Covering the period from the death of Alexander the Great to the celebrated defeat of Antony and Cleopatra at the hands of Augustus, this authoritative Companion explores the world that Alexander created but did not live to see. Comprises 29 original essays by leading international scholars. Essential reading for courses on Hellenistic history. Combines narrative and thematic approaches to the period. Draws on the very latest research. Covers a broad range of topics, spanning political, religious, social, economic and cultural history.
This Companion volume offers fifteen original essays on the Hellenistic world and is intended to complement and supplement general histories of the period from Alexander the Great to Kleopatra VII of Egypt. Each chapter treats a different aspect of the Hellenistic world - religion, philosophy, family, economy, material culture, and military campaigns, among other topics. The essays address key questions about this period: To what extent were Alexander's conquests responsible for the creation of this new 'Hellenistic' age? What is the essence of this world and how does it differ from its Classical predecessor? What continuities and discontinuities can be identified? Collectively, the essays provide an in-depth view of a complex world. The volume also provides a bibliography on the topics along with recommendations for further reading.
Release on 1993 | by F. W. Walbank,Frank William Walbank
Author: F. W. Walbank,Frank William Walbank
Pubpsher: Harvard University Press
The vast empire that Alexander the Great left at his death in 323 BC has few parallels. For the next three hundred years the Greeks controlled a complex of monarchies and city-states that stretched from the Adriatic Sea to India. Walbank's lucid and authoritative history of that Hellenistic world examines political events, describes the different social systems and mores of the people under Greek rule, traces important developments in literature and science, and discusses the new religious movements.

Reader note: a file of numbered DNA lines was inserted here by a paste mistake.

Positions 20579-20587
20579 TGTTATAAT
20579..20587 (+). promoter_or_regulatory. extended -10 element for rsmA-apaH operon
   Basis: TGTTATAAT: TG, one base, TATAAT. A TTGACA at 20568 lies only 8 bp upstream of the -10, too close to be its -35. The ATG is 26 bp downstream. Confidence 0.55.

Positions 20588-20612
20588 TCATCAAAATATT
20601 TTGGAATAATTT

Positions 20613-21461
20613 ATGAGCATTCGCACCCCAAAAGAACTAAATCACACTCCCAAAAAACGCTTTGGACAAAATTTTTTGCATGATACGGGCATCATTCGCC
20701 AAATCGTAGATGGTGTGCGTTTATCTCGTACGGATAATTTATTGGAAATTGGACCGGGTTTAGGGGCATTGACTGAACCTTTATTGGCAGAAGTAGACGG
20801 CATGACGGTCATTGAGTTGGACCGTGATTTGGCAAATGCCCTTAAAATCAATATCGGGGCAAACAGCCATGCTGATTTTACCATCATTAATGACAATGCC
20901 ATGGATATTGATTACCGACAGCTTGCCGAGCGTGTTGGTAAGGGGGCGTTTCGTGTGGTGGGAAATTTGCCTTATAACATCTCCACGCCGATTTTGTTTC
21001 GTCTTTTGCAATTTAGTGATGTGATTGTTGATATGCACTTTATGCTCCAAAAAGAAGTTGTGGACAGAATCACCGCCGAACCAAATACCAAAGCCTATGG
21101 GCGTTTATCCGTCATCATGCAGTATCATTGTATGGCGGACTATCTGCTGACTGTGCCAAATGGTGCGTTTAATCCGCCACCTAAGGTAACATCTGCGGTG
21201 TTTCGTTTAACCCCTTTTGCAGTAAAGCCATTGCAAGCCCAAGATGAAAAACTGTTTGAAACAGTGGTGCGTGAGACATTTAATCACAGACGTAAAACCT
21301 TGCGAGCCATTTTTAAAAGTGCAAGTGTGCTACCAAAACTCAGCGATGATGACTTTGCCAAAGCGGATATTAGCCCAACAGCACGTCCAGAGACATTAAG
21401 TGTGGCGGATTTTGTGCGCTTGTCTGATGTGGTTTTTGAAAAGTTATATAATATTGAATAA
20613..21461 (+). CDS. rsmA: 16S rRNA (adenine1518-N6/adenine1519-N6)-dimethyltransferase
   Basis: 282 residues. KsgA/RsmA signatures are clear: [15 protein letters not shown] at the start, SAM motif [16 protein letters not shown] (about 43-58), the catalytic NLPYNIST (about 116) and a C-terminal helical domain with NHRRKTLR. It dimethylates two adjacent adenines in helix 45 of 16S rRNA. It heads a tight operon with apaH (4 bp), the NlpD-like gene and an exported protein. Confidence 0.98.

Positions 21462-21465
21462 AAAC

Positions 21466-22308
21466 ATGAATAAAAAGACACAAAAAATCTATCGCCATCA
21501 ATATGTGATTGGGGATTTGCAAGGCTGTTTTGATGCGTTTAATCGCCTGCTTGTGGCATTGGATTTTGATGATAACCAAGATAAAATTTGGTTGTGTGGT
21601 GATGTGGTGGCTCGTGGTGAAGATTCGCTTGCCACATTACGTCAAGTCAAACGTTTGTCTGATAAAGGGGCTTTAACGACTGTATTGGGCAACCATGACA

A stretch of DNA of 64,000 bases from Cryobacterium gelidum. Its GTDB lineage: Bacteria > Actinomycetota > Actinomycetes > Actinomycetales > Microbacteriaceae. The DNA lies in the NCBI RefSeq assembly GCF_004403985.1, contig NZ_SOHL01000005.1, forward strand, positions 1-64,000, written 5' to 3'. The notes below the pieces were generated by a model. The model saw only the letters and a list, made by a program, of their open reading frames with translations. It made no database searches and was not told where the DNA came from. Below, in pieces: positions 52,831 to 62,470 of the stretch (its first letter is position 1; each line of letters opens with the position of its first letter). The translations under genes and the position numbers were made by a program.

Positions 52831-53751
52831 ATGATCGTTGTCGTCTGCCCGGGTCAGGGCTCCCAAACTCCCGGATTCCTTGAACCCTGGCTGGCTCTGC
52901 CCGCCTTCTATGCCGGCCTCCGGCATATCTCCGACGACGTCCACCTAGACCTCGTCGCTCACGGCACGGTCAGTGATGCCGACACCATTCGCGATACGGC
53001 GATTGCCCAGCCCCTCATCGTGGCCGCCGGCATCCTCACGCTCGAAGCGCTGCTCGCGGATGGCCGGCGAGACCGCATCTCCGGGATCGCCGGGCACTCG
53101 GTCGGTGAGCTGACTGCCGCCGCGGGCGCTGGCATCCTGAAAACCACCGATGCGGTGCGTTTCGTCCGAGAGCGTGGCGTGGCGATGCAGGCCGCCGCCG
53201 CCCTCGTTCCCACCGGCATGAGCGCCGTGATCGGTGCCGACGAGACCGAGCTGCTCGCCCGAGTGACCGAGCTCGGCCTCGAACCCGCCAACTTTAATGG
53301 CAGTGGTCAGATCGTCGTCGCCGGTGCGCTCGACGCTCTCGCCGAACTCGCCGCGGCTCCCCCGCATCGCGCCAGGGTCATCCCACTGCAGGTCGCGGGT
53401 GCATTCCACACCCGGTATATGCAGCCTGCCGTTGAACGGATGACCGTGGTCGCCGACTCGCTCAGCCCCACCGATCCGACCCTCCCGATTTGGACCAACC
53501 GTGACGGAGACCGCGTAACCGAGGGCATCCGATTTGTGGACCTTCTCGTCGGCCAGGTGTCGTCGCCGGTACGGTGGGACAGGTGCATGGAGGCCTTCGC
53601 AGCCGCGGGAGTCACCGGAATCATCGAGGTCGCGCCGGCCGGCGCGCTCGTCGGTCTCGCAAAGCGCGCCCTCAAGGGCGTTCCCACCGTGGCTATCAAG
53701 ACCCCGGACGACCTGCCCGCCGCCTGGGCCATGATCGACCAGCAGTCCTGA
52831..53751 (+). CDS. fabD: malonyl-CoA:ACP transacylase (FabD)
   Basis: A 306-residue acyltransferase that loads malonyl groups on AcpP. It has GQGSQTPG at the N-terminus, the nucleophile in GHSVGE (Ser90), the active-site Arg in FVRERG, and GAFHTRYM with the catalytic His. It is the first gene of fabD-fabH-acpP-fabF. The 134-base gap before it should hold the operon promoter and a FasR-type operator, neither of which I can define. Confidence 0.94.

In this revisionist study of Roman imperialism in the Greek world, Gruen considers the Hellenistic context within which Roman expansion took place. The evidence discloses a preponderance of Greek rather than Roman ideas: a noteworthy readiness on the part of Roman policymakers to adjust to Hellenistic practices rather than to impose a system of their own.
Release on 2011 | by Andrew Erskine,Lloyd Llewellyn-Jones
Author: Andrew Erskine,Lloyd Llewellyn-Jones
Pubpsher: Classical Pressof Wales
After Alexander conquered the Persian empire, much of the territory that he seized would remain under the control of Macedonian kings until the arrival of the Romans. But Macedonian power also brought with it Greeks and Greek culture. New kingdoms were established, new cities such as Alexandria and Antioch were founded, art and literature discovered fresh patrons. Egyptians and Iranians had to come to terms with Graeco-Macedonian rulers and settlers; Greeks and Macedonians learned of cultures more ancient than their own. The essays presented here offer an exciting interdisciplinary approach to the study of this emerging world.
Exploiting the abundant primary sources available, this book examines the diverse ways in which war shaped the Hellenistic world. An overview of war and society in the Hellenistic world. Highlights the interdependence of warfare and social phenomena. Covers a wide range of topics, including social conditions as causes of war, the role of professional warriors, the discourse of war in Hellenistic cities, the budget of war, the collective memory of war, and the aesthetics of war. Draws on the abundance of primary sources available.